From the July 2018 Desktop News | A disease-inducing fungus in amphibians worldwide could become deadlier as different genetic variations emerge, according to research led by The University of Alabama.
Biologists tested the harmfulness of a Brazilian hybrid form of Batrachochytrium dendrobatidis, known simply as Bd or the amphibian chytrid fungus, as well as both parent forms, on species of frogs from the Brazilian Atlantic Forest. They found infections and strength of the illness increased with the hybrid form.
Published in Scientific Reports, the research is the first to demonstrate hybrids of the fungus can be deadlier than more common and widespread fungal genotypes.
“With globalization facilitating pathogen spread across continents, hybridization of chytrids might lead to new epidemic waves reducing amphibian biodiversity in both tropical and temperate regions,” said Dr. Gui Becker, UA assistant professor of biological sciences.
Becker was a co-author on the paper, “Hybrids of amphibian chytrid show high virulence in native hosts,” which was led by Dr. Sasha Greenspan, a UA post-doctoral researcher.
When the paper was written a few months ago, the Brazilian hybrid of the fungus was the only one documented, but new evidence shows another hybrid of the fungus emerged in South Africa, Greenspan said.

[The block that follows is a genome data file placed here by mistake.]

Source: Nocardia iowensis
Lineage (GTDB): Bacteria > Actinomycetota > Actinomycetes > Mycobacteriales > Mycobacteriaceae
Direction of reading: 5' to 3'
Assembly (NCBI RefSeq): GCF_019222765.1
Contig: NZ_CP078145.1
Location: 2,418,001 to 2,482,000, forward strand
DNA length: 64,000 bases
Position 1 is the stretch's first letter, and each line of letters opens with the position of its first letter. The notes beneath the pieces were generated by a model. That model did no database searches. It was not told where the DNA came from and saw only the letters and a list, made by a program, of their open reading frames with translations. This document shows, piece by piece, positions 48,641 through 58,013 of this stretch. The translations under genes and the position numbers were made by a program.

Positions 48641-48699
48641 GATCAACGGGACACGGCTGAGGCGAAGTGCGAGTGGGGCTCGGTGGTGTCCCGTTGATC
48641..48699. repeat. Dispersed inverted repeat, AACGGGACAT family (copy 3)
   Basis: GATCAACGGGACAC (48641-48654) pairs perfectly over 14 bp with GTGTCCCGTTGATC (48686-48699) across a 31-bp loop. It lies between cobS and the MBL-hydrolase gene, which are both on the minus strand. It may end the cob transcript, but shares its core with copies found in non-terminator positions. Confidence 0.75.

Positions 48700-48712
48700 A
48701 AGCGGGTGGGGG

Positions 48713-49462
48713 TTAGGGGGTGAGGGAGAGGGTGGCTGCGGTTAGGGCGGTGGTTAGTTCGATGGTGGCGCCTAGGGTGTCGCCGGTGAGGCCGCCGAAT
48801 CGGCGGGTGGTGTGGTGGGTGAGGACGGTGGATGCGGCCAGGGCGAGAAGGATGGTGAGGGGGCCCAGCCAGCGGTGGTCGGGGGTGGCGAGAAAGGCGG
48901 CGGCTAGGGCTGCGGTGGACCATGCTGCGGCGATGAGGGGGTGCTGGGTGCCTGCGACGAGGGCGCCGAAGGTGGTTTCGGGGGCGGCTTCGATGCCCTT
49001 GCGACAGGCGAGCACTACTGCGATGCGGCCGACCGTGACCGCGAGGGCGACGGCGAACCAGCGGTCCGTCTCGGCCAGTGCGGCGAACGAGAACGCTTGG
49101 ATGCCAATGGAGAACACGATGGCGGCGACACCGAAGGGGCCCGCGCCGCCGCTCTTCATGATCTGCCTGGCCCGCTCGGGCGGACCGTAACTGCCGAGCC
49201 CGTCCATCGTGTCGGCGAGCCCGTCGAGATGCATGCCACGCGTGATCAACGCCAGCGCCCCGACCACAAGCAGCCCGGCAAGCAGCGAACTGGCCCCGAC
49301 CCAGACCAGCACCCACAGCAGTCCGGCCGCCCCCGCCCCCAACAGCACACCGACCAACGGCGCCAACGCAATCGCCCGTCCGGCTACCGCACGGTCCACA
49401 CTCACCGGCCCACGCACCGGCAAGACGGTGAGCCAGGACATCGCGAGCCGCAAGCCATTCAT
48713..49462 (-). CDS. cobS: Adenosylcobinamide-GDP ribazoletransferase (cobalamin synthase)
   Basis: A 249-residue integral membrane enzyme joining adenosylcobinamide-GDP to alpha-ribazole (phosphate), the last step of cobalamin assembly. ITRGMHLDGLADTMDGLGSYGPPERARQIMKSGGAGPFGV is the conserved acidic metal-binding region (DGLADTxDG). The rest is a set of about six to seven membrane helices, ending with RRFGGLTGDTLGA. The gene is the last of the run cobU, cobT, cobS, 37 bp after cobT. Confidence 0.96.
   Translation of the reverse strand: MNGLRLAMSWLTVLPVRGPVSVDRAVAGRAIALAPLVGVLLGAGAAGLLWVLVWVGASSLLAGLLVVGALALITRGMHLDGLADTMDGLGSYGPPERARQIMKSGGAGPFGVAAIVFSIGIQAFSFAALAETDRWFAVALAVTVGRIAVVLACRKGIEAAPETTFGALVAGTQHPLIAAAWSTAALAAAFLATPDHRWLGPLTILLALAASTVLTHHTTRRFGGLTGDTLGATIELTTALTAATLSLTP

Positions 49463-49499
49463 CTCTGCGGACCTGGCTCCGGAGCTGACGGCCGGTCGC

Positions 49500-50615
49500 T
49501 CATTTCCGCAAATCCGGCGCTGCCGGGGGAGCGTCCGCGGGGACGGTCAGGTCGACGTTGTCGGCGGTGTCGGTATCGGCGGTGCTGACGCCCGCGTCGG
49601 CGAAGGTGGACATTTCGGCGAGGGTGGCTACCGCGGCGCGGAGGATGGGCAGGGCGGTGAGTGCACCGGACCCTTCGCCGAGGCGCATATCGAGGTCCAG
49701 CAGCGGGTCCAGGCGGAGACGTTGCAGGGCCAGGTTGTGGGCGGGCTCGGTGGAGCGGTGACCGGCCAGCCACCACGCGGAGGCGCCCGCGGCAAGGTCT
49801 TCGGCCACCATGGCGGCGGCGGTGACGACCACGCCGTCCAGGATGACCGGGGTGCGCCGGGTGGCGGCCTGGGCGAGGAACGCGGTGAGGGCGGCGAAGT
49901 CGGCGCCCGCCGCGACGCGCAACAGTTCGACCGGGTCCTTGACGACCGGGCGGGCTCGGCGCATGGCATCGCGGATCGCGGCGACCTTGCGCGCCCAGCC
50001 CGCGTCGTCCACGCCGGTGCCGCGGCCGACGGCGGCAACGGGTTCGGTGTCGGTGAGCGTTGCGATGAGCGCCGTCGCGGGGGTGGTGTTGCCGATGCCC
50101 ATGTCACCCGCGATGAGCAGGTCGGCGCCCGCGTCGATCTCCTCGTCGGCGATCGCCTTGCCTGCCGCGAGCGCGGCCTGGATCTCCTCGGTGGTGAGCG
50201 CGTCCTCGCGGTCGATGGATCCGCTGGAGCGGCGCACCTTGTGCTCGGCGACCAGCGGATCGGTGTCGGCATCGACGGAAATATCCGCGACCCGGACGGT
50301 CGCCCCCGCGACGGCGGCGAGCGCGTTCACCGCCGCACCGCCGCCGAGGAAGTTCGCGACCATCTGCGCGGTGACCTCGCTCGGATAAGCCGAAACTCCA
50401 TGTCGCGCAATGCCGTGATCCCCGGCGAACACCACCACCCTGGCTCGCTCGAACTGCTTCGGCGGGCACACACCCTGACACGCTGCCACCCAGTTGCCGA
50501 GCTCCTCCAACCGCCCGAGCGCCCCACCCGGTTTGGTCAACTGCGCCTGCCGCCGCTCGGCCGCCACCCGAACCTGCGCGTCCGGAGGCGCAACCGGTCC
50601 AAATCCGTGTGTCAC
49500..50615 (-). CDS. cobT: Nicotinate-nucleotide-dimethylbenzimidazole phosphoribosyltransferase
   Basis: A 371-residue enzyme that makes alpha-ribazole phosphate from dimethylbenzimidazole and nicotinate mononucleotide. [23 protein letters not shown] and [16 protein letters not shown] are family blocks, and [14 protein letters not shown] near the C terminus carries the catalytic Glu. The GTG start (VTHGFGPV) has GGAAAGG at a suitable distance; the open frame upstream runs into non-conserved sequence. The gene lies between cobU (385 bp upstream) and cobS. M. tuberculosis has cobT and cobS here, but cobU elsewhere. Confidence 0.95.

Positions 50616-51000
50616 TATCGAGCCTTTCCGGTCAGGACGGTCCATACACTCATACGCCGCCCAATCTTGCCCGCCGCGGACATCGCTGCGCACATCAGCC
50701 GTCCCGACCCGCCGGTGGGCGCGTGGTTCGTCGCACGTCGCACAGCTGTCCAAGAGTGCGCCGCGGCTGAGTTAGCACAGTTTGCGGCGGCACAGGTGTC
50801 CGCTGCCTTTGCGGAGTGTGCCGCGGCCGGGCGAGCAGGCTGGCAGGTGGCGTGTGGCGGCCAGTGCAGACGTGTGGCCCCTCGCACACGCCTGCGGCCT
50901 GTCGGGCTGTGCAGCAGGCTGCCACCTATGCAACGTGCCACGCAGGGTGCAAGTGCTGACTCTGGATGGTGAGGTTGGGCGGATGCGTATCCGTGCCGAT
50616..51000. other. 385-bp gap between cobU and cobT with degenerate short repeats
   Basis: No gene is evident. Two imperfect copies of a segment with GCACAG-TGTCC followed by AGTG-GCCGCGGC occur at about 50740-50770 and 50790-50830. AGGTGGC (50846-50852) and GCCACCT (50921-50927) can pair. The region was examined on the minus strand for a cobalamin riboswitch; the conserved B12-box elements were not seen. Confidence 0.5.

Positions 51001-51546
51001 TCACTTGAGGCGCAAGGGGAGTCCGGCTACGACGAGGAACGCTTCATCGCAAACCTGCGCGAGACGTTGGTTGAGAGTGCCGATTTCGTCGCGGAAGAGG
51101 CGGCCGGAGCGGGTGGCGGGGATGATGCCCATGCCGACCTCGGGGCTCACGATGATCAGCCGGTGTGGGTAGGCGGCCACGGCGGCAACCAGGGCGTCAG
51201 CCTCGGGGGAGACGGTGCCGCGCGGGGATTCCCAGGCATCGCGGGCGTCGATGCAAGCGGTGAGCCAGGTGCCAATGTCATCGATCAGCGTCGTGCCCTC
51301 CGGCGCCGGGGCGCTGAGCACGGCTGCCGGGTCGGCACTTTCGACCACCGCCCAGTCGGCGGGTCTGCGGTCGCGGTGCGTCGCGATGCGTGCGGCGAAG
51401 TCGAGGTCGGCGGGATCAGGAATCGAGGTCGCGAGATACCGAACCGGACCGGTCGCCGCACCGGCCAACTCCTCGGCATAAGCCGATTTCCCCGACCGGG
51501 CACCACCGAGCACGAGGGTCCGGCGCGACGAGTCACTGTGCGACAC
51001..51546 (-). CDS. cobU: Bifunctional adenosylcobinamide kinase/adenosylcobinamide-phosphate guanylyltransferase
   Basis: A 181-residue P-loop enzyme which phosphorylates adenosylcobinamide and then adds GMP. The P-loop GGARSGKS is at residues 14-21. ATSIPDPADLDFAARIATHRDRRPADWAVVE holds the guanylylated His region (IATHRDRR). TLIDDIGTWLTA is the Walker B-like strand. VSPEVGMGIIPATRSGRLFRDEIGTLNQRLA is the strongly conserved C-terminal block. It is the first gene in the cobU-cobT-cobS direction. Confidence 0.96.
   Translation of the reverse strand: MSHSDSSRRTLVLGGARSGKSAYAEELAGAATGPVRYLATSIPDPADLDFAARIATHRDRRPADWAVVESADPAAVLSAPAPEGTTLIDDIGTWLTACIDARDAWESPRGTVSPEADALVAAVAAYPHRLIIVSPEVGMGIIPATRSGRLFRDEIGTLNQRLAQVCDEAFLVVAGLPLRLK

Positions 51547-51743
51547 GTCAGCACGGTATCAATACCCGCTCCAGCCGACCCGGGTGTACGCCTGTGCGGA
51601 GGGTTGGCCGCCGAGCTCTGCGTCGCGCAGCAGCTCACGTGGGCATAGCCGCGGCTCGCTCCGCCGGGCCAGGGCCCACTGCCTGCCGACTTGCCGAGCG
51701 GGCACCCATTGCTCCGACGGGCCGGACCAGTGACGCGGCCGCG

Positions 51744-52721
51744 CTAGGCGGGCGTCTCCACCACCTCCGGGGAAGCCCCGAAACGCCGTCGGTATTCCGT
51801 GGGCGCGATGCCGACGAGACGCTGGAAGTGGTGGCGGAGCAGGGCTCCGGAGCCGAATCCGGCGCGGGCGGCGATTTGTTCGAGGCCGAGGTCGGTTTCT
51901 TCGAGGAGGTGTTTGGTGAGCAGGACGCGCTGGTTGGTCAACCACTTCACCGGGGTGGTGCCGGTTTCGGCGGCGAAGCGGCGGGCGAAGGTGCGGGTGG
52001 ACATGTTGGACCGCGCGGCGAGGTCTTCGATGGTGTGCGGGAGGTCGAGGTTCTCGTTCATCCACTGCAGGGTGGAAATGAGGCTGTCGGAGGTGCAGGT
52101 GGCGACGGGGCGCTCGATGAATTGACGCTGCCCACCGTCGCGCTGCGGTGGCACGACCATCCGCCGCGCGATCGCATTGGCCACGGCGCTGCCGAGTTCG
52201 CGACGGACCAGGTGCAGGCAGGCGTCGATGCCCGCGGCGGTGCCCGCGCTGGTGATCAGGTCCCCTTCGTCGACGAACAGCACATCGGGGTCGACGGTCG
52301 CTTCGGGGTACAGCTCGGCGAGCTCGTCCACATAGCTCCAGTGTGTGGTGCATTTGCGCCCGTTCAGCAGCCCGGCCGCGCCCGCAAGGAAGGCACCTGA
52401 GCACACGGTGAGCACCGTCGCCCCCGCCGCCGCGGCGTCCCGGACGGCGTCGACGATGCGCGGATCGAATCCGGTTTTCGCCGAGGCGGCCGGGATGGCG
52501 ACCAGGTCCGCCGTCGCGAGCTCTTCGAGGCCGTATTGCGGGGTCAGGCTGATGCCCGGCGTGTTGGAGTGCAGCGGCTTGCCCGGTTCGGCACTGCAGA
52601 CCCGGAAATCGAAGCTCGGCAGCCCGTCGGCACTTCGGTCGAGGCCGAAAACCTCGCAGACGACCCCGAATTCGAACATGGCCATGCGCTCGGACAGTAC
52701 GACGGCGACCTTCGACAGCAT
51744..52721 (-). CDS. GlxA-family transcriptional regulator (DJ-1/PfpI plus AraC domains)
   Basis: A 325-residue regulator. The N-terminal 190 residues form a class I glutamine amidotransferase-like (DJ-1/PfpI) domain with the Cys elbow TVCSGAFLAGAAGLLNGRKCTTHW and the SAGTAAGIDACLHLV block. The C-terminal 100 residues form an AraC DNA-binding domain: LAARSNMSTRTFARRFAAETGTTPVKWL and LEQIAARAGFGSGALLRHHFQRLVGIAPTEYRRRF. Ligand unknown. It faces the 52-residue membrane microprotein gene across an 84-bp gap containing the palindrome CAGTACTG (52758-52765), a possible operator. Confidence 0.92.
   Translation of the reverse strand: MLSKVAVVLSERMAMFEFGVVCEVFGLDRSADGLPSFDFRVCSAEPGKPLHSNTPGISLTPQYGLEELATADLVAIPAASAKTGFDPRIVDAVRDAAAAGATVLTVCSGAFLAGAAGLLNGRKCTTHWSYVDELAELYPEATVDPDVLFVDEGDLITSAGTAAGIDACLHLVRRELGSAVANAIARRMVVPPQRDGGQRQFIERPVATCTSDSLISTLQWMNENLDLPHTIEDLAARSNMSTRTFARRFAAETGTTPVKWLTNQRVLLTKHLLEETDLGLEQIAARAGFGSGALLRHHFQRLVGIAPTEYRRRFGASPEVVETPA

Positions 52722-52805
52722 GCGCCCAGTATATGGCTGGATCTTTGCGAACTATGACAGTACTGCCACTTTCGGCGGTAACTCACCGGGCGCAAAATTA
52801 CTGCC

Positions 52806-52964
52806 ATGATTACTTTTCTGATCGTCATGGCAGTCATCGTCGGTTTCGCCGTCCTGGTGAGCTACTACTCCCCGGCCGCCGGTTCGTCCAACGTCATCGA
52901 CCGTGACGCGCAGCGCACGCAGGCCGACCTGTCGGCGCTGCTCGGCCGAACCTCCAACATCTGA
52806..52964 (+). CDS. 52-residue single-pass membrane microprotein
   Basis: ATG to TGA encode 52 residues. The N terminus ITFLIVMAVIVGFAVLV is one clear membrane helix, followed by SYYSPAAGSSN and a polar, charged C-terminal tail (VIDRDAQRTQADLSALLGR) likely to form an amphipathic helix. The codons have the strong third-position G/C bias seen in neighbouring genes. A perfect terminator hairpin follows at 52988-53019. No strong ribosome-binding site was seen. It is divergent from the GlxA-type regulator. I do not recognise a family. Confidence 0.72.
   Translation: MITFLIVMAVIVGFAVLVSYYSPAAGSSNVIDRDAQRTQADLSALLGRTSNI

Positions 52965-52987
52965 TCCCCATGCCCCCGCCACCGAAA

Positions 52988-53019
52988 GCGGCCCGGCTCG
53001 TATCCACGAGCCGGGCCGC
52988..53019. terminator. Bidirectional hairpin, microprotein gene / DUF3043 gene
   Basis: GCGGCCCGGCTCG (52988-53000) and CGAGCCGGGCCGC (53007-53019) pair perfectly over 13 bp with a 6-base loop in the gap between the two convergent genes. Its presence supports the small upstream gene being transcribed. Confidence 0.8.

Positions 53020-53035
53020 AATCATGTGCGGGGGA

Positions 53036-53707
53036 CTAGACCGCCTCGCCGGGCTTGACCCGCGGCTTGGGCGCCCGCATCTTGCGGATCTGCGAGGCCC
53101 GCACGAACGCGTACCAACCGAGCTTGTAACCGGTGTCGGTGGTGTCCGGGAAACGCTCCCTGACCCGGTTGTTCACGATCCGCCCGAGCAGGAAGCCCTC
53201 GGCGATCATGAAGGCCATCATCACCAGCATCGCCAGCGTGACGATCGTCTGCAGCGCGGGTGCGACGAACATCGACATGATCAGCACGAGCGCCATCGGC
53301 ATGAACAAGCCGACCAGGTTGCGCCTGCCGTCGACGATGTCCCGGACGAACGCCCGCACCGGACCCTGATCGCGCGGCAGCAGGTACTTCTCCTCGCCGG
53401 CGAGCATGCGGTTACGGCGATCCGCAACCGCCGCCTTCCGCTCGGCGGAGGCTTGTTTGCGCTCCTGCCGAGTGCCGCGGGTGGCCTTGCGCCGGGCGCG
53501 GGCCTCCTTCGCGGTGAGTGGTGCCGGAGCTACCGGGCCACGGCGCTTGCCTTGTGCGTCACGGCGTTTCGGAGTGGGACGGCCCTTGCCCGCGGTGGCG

“The genetics of this fungus are changing, and with these changes may come new risks for frog populations,” she said.
Infectious outbreaks of the disease caused by the fungus, chytridiomycosis, have afflicted amphibians for at least 40 years on every continent except Antarctica, sometimes killing massive numbers of animals and, occasionally, extinguishing some species.
The fungus’ complex genetic history is not completely understood, but a relatively new version, on an evolutionary timescale, is known as the Global Pandemic Lineage, or Bd-GPL. What led to its emergence is unknown, but it is particularly deadly.
In Brazil, Bd-GPL reproduced with another lineage, a process known as hybridization, and the UA-led research shows the hybrid fungus can be even more deadly than Bd-GPL in native frogs, Greenspan said.
“This is significant because it shows that hybrids of this fungus can increase disease risk,” she said.
The team conducted the research at the University of Campinas in the state of São Paulo, Brazil, and included a diverse array of frogs native to the Brazilian Atlantic Forest, including Brachycephalus ephippium, called a pumpkin toadlet among other names; Ischnocnema parva; and Dendropsophus minutus, a lesser tree frog.
“Since it is well-established that Bd has a dynamic genome and is now nearly globally distributed, this finding highlights the importance of global surveillance to detect future genomic shifts in this disease system that could lead to new outbreaks of chytridiomycosis,” Greenspan writes in the paper.
Other co-authors on the paper include Carol Lambertini, Dr. Luis Felipe Toledo and T. Carvalho from the University of Campinas in São Paulo, Brazil; Dr. Timothy James from the University of Michigan; and Dr. Célio Fernando Baptista Haddad from São Paulo State University.